Pear is not only sweet and delicious but also highly nutritious. It is an excellent source of vitamins and fiber.
Pear is commonly eaten fresh or cooked. Red wine poached pears is a quintessential dessert prepared with this oval-shaped fruit.
Pear comes in many varieties, with the most popular ones include D’Anjou, Nashi, Bartlett, Comice, etc. In the Northern hemisphere, pears are in season from August to October. Some varieties are harvested a little late in winter.
When your pear tree yields much more than your family can consume, you might be wondering: Can you freeze pears for later?
Definitely, yes! Freezing seasonal produce is a home preservation method to extend the shelf life. This way, there is no reason to waste your surplus harvest.
If you want to learn how to freeze pears and other related topics, we got you covered. So, keep reading!
Preparing Pears To Freeze
If you run out of ideas on how to use your pears supply or you simply want to use them later, freezing pears is an ultimate option to prolong their shelf life.
You can freeze pears in two different ways; in syrup or in sugar. No matter which method you choose, you’ll need to prep the pears properly. So, let’s get started with prepping them.
1. Select the pears
Pears are ready to pick when they are mature but not yet fully ripened. When pears are mature, they can easily detach from the branch, you just tilt the stem.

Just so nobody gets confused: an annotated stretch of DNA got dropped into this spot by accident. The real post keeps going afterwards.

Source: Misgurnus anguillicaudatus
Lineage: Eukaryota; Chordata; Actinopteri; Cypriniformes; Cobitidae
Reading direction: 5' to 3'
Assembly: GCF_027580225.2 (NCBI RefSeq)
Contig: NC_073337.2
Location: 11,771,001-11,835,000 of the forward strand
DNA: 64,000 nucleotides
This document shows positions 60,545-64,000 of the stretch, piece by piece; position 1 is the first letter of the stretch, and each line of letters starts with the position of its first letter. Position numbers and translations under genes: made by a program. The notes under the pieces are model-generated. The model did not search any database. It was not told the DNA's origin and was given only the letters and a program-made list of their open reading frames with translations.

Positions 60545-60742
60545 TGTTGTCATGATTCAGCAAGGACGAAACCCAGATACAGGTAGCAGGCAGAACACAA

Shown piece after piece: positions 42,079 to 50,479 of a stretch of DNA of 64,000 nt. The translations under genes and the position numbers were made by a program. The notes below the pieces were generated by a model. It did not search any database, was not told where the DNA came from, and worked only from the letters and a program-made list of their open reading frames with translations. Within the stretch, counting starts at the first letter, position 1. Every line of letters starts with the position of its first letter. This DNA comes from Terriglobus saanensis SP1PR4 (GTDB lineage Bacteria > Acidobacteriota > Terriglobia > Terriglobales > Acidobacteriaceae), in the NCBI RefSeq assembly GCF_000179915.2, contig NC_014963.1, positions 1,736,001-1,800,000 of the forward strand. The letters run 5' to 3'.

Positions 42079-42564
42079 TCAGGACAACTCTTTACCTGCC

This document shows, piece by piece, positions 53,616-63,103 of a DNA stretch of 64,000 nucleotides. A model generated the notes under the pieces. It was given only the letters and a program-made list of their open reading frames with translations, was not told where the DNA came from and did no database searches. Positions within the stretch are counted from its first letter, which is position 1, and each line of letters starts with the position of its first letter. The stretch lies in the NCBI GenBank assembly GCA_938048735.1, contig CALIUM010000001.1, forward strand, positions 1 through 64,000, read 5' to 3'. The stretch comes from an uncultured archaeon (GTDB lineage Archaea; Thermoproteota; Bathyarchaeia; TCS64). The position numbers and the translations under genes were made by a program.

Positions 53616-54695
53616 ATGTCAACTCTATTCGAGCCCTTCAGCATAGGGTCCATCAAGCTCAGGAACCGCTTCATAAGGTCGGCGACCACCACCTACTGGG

After harvesting, let them rest for a few days to finally ripen. If left to ripe on the tree, the fruit becomes brown at the core and develops a mushy, mealy texture. (*)
If you buy the pears to freeze, choose only the ripe and firm ones. Don’t pick the pear if it has blemishes, bruises, or too soft.
2. Wash and peel the pears
Wash the pears thoroughly under running water to remove the dirt and harmful bacteria. With a peeler or a knife, peel the pears.
At this point, you can do a re-check whether the pears are suitable to freeze. If they are too soft when you peel them, they are overripe. Do not freeze them.
3. Core and cut the pears
Cut the pears in half and remove the stem. With a melon baller, remove the core. Subsequently, cut the pears into slices or wedges, according to your preferences.
4. Choose the freezing method
To choose a suitable freezing method, it is better if you know how you want to use frozen pears in the future.
You can freeze pears in syrup or sugar. Syrup packed pears work the best for desserts or fruit cocktails. Sugar packed pears are suitable for pies.
In general, freezing unprocessed pears is not recommended. The juice and fibers will separate and make the thawed pears less desirable.
How To Freeze Pears In Syrup
Follow the steps below to freeze pears in syrup. (*)
1. Prepare the pears by following the steps above.
2. Prepare a 40% syrup solution by mixing 2 ¾ cups of sugar with 4 cups of water. Dissolve the sugars in lukewarm water until the mixture becomes a clear solution. (*)
3. Add ¾ teaspoon (2250 gram) of ascorbic acid to every quart of syrup. This step is optional but can prevent discoloration of the fruits.
4. Bring the syrup to boiling and add the sliced pears.
5. Heat the pears in boiling syrup for 1 to 2 minutes, depending on the size.